Grade 7: Max door weight 40kg tested to 200,000 cycles (opening and closing a door)
Grade 9: Max door weight 60kg tested to 25,000 cycles
Grade 11: Max door weight 80kg tested to 200,000 cycles
Grade 12: Max door weight 100kg tested to 200,000 cycles
Grade 13: Max door weight 120 kg tested to 200,000 cycles
Also consider that hinges come with or without washers, or with bearings on some of the higher grades. For the door example above, that is a 25-30kg set (door and furniture), I would normally use a grade 7 washered hinge, and as it is an internal door a 75mm hinge x 3 per door would be employed.
If you really want to get into this subject there is a British Standard no.EN1965 that covers the subject comprehensively but I can think of better things to do!
Incidentally there is a patron Saint of hinges called Cardea who in Roman times was celebrated on the 1st of June.
This customer employed a cowboy who claimed to be a carpenter if you are the carpenter who tried to fit this door – hang your head in shame. The customer told me that she shopped around and went for the cheapest quote, not a wise decision particularly because the carpenter had no contract to give the customer, and no invoice for the subsequent payment made.There is a saying ‘quality endures long after price is forgotten’
This door was fitted by a person who claims to be a carpenter. What’s wrong?
The latch is not centre and stands proud, this will catch on the door frame or keep and cause endless problems.
The gap at the top is half an inch this is because the door frame itself is not square, that in its self should not be a problem – you shoot the door to the size and shape of the hole .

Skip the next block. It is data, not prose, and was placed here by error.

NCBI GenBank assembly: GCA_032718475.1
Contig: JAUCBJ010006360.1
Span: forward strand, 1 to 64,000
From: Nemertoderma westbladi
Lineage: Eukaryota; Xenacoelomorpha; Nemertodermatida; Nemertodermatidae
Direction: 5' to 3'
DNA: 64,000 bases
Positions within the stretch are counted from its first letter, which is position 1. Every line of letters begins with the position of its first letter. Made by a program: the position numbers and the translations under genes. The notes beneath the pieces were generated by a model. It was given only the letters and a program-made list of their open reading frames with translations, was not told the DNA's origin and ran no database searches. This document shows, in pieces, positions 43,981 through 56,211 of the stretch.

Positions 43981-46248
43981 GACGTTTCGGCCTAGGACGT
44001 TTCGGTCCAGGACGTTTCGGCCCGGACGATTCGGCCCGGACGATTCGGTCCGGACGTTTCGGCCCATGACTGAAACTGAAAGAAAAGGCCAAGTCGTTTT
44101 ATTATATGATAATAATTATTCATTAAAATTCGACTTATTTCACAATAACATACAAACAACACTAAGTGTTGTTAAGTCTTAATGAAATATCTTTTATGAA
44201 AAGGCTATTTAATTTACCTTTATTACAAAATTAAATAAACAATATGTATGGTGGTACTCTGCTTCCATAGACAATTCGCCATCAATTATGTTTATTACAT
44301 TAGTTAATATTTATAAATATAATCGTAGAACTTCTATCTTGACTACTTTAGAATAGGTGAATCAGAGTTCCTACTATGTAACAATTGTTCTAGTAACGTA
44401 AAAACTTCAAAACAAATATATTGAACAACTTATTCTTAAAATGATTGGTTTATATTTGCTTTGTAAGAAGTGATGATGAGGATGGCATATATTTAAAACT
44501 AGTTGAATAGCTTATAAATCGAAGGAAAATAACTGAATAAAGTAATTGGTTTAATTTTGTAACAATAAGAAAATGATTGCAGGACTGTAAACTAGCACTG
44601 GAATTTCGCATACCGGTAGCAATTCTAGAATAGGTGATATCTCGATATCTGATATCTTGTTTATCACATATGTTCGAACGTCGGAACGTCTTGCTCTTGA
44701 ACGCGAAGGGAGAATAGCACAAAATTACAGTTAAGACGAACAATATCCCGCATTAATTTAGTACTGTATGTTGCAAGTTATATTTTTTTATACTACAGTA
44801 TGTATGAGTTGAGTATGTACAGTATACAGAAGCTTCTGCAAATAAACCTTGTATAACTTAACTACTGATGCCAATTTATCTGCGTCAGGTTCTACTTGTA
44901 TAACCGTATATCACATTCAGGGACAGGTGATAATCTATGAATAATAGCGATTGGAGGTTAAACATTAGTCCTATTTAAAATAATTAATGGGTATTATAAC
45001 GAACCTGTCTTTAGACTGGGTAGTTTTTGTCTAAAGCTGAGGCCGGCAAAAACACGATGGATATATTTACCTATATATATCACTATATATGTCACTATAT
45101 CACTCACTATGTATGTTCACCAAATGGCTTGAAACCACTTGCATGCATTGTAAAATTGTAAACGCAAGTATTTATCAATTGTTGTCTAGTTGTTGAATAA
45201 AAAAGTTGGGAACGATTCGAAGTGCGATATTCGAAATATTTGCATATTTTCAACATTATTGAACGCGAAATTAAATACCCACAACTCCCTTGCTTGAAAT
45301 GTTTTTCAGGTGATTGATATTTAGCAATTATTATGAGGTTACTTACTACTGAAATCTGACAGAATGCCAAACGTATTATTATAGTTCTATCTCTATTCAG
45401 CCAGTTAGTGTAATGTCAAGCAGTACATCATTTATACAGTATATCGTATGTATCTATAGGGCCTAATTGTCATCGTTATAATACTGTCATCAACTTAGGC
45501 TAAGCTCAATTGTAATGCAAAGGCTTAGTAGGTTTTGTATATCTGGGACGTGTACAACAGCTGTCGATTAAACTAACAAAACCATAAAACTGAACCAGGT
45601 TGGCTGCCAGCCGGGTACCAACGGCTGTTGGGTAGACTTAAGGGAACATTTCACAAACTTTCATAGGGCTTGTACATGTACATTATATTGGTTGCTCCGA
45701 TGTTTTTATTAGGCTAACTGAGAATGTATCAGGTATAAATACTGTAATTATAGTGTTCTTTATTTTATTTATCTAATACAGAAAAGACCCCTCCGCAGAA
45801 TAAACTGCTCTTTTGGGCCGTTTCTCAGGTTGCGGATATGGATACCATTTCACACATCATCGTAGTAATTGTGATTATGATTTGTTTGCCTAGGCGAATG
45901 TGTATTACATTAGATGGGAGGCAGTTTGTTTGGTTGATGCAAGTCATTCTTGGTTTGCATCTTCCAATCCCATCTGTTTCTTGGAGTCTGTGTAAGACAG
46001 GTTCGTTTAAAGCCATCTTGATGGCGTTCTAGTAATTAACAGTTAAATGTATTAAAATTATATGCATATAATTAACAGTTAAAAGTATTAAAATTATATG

This is with the door shut, it stands proud by about 1” this is because the door stops were not fitted correctly. It’s a mess!
The hinge has not been set into the door sometimes you need to do this in order to throw the door over to meet the opposite side in order for the latch to strike the plate in this instance that was not the case, also the screws stand proud so when the door is shut it will bind on the hinge causing over time the hinge to fail.
The door does not meet the door stop when closed.
Daylight can be seen at the top of the door.
The result is a door that does not shut properly and really doesn’t function as a barrier between rooms, on this occasion the door was removed and a new one fitted.
If Art is an enhancement of the everyday is this door Art?
Feel the surface of the wood and breathe in the smell of wood. Follow the grain of the wood, the imperfections, the differing tones in the colour and experience the pleasure that comes from noticing these things. Feel that strangely soft surface with your hands; the soft fuzz not yet flattened by the varnish to come – like the soft facial fuzz of your skin; consider the colour and its variations; become aware of the structure of its build, the line of screw heads that mark out the frame that lies between the skin of the ply. Let the size of the hinges hint at the weight they hold. The hinges are magnificent, they are large, their beautiful throat is large. They make their own statement. The rectangular handle in satin steel complements the hinges. Notice the height of the handle. It is not set at regulation height and you must consciously raise your arm a little in order to use it. Perhaps it positions you differently in relation to the door, reminding you that a door is a tactile thing.